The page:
Becoming agile

Agile, through the storms

Archive for the tag “Professor Deming”

Don’t reorganize – Deorganize!

Organizations tend to do this every now and again: Reorganize the structure to suit a new strategy, a change in the management team, try out a new hierarchy model, and so on.

In this post I lay out some alternatives, and end with a practical first step.

One of the pitfalls of reorganizations is that they provoke a huge amount of anxiety and resentment: people’s direct and indirect managers change, their role description changes, their promotional path becomes unclear.

I would like to suggest a different approach. Instead of a reorganization, gradually deorganize. Shed away redundant structure, and replace them with loose structures. Allow your organization to grow in response to real market needs, and not according to a decision that was made a couple of years earlier based on data that may have been momentarily correct, but have become irrelevant for today’s reality.

Sounds impossible? Actually, you see such structures every day of your life. When you see ants collecting food for winter, when you see schools of fish swimming together, when you watch migrating birds practicing towards their long flights and when they embark on their fantastic and inspiring far-away journeys.

Waders in flight Roebuck Bay. Photo by Mdk572, Source: Wikipedia http://en.wikipedia.org/wiki/Bird_migration

These structures are not decided upon – they emerge according to changing needs of the group. Even ants have changing realities: when their nest is being attacked or flooded, as well as when they prosper and have food in abundance to accumulate for rough times.

In our business life we like to think that we can create strategies that can predict our organizations’ growth and needs for upcoming years. The truth is as far from this as can be. A good strategy is one that enables the organization to continually change in reaction to its present reality. Read more…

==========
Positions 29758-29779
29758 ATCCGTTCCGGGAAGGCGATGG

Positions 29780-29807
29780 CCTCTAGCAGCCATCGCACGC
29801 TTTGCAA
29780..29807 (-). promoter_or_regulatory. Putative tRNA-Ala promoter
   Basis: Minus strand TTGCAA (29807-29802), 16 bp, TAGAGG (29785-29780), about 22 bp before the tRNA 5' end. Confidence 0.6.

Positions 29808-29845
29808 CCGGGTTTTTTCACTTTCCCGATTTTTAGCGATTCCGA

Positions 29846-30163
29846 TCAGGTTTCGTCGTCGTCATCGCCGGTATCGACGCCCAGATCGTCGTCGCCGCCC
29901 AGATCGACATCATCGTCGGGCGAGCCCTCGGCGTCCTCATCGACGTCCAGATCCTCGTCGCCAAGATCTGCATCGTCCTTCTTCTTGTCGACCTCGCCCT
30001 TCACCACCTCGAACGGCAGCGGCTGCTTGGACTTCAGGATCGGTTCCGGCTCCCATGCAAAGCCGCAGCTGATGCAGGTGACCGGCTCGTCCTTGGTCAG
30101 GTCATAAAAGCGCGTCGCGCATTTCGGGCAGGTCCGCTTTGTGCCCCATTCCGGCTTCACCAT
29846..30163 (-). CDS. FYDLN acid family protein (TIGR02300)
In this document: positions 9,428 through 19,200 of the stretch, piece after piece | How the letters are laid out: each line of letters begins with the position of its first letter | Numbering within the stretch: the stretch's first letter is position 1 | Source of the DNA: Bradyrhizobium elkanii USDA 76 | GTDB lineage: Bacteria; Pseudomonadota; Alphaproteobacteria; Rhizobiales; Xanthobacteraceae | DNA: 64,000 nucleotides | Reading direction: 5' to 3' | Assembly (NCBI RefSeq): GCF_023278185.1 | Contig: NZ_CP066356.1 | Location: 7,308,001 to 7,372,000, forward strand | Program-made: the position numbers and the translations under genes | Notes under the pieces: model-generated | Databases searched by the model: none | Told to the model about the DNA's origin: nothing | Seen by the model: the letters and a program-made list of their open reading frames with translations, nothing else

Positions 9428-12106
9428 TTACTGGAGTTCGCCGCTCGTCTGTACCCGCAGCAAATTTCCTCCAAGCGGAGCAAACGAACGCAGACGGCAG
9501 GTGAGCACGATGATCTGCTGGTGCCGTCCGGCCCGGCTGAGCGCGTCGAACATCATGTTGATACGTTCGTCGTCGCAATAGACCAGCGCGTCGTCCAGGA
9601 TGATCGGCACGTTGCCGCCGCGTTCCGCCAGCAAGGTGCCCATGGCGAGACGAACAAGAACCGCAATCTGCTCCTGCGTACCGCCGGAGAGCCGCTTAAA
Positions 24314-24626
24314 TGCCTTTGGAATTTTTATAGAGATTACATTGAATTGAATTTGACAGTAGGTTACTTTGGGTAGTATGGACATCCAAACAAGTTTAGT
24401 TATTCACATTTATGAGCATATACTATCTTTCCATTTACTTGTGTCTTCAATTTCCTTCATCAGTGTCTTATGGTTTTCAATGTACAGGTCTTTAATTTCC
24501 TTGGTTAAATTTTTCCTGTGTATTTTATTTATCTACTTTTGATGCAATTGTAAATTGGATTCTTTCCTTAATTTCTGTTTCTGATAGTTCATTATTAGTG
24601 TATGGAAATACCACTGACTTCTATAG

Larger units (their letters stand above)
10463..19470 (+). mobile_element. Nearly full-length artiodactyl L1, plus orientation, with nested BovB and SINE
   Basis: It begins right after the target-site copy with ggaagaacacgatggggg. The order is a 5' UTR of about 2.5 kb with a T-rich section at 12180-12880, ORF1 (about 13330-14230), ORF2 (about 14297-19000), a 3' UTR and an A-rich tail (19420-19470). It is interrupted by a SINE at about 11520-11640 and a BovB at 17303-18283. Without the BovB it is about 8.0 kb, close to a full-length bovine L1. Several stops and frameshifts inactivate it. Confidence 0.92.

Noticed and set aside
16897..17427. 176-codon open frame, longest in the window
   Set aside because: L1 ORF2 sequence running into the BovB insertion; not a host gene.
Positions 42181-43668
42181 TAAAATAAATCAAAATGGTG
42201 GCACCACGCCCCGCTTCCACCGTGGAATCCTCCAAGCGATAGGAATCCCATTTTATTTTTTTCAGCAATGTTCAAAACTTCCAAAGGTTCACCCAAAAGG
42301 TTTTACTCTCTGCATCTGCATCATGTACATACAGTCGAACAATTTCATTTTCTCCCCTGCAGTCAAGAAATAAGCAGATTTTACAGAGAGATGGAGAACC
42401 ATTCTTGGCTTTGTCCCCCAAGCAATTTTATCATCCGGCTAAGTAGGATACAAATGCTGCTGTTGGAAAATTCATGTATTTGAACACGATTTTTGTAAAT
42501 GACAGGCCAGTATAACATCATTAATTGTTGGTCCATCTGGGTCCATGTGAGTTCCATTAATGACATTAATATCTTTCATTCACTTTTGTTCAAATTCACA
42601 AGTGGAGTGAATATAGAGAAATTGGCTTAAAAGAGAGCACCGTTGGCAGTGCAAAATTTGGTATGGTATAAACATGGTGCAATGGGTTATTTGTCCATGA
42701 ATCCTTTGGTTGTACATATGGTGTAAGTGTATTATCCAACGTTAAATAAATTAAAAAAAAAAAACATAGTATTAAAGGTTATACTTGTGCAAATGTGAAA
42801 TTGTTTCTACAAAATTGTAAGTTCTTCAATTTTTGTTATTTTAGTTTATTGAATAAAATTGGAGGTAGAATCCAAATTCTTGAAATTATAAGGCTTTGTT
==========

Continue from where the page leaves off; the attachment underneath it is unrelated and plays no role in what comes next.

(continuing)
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Built for Endurance

You just need to take a look at a crocodile, to see that this species goes back to prehistoric times. Same goes for the Komodo Dragon.

Source: http://en.wikipedia.org/wiki/Komodo_dragon

How come these creatures have endured so many thousands of generations? This will be part of the talk I will lecture on at the Agile Practitioners 2012 conference. I believe that the reason for the success of these creatures is that they are built (so to speak) for endurance. The single value, if you can call it that, that unconsciously guides these lizards to propagate, is to create successive generations that will succeed to produce further successive generations. A pretty Darwinist view, no doubt.

What has this to do with software organizations and agile, you might ask?

Many organizations declare mission statements, and values, and vision. This may come as a paragraph of text, a few bullets, or words:

“Our goal is to dominate the <Paste-Your-Business-Here> market”

“Provide superb customer experience”

“Low prices always”

What would be an adequate value for a software organization? In my view, Built for Endurance” is a worthy goal. Something that can permeate throughout the company.

A few examples:

What would be the effect of adding a 4th question to the SCRUM daily standup: “Is this sprint Built for Endurance”? What would that do to the team’s quality targets? Will surrendering to external pressure to deliver bring the team closer or farther from this value?

What would requirements look like, if the Definition of Done will include the statement: “Built for Endurance”? Will this guide the Product Manager/Owner to require better tests in the criteria?

What would the sales organization sell to customers, if they sell solutions that are “Built for Endurance?”

How about Human Resources? What would attrition rate be, if HR is called to support a work force that is “Built for Endurance”?

In my view, quality is very much about endurance, and very little about testing. If your quality organization relies on testing, you are probably trying to prove where your product and process is not endurable. If, however, you wish your products to be endurable, try thinking about the earliest point in the process to take this into consideration.

Where would you start? I will share some more insight about my talk in the coming few weeks. I will also be happy to hear from you about your ideas.

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